teksavvy gives BCE 20$ right now for what i use as a wholeseller.
LOSS to BCE 105.00/month
C) Enter BCE forcing a 60 GB cap that now will become a 25GB cap and for the 60$ i pay FORGET IT for any uses….
Leaving teksavvy for another isp that does none of these things. NEW unthorttled and uncapped ISP gains dry loop 9$, static IP 5$ , 45$ internet. = 1$ cheaper then before and no hassels.

GOOD MOVE BCE Canada you proved you now have to make up the 125.00 that you lost BY screwing over the people that have no alternatives.

People are leaving BCE in droves. Bastards almost cost me my life because of a breached contract of there doing and then the illegal act of not having 9/11 in the wall on. YES thats a federal offense and no i do not have all kinds a doh to sue a HUGE corporation that would tie me up in court for years. THIS story is not unique in how they treat people.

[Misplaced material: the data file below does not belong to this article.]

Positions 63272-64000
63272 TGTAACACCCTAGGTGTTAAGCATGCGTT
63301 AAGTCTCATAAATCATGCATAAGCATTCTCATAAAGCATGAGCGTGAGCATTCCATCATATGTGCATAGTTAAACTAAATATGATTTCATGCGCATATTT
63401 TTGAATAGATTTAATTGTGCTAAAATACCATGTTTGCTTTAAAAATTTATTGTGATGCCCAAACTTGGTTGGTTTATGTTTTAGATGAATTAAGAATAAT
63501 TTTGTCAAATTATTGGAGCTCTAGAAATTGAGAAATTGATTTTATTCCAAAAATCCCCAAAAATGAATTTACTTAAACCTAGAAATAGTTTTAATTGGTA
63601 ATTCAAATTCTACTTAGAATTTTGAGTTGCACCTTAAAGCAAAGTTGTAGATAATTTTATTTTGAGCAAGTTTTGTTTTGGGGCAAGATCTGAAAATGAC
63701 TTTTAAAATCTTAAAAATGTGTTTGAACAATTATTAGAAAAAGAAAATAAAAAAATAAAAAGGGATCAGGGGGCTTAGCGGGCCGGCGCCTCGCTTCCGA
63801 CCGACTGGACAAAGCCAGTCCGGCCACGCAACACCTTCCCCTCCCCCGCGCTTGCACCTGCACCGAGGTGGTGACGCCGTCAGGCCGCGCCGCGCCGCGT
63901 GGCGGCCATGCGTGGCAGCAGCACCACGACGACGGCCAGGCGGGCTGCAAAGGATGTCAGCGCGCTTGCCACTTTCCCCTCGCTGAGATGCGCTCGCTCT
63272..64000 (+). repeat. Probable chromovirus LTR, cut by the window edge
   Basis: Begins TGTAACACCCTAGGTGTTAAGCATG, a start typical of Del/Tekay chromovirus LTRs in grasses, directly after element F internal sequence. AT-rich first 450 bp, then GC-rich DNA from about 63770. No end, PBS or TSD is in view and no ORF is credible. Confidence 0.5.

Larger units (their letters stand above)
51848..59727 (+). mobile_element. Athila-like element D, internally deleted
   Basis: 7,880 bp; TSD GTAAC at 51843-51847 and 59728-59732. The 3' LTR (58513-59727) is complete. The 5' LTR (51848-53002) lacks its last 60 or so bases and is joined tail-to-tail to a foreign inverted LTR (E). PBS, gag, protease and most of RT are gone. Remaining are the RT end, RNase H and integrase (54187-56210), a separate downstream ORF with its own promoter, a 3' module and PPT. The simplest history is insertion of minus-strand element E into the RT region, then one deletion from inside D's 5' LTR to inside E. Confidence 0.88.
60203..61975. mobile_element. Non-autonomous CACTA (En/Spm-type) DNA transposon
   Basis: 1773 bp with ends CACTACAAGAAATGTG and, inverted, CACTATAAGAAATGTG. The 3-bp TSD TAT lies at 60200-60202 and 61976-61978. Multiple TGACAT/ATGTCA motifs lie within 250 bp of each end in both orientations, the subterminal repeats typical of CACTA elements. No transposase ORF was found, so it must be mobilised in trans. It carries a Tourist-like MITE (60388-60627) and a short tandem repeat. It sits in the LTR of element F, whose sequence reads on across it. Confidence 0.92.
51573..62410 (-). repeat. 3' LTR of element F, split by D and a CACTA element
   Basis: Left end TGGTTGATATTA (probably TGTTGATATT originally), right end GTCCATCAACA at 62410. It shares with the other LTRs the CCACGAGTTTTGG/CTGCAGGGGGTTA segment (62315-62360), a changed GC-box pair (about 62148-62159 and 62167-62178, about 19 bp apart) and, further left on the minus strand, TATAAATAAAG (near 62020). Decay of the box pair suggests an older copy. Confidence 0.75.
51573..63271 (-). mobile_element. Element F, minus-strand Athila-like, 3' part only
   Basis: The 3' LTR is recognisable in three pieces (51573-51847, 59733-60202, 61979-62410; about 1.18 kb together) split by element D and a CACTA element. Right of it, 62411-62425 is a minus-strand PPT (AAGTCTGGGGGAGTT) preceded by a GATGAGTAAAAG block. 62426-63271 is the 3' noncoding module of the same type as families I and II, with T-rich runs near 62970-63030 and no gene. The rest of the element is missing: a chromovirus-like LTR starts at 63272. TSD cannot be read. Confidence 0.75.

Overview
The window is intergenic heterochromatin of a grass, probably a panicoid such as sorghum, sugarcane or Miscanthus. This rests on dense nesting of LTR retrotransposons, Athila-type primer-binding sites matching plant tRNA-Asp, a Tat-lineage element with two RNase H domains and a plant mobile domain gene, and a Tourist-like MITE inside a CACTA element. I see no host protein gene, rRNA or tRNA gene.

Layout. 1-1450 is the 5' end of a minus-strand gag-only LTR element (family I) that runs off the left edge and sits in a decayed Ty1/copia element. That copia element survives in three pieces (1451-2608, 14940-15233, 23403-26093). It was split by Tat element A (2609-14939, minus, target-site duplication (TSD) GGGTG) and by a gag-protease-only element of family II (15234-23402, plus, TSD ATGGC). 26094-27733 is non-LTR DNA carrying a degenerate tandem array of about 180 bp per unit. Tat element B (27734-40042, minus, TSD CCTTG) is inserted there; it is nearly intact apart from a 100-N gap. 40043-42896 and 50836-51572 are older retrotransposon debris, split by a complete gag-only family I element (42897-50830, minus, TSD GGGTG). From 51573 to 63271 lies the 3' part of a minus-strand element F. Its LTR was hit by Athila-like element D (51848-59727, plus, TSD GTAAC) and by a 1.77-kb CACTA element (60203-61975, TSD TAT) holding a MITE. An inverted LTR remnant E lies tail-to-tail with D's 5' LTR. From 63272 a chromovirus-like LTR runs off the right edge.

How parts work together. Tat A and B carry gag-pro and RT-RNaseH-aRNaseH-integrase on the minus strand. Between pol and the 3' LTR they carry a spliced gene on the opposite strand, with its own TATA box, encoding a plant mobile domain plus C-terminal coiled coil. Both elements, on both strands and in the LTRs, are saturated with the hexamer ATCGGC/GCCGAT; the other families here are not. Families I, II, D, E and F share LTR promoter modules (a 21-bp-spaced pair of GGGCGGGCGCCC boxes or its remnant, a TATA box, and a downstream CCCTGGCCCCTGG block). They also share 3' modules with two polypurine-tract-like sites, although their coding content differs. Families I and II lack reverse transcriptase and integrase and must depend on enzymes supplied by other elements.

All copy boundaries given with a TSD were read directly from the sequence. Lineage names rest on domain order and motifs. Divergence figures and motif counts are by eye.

my vote for the worst company of all time behind the tank makers and airplane makers of nazi germany

Anonymous Coward says:


so do road makers profit off piracy?
after all at some time your gonna need to cross one, or might get in a car ( lets blame car makers ALSO ) and drive over one? HEY we can even blame home builders these people live in and hte hamer makers LETS GO FOR IT more we blame more chances one such retard action might work.

SEE how stupid that WHOLE idea period is.
ITS like a gun while i agree if there were none no one could get sot thats not the case. IF YOUR crazy and insane and you shoot someone you never see the gun company getting sued do you? Should we blame god next for allowing pirates to exist? HOW about space aliens for leaving video tech at roswell….

seriously the disabled lose hte most in all this and in a way im pissed about it all and im calling my countries MP’s all TRAITORS, and commissioners of crimes against humanity.

node (profile) says: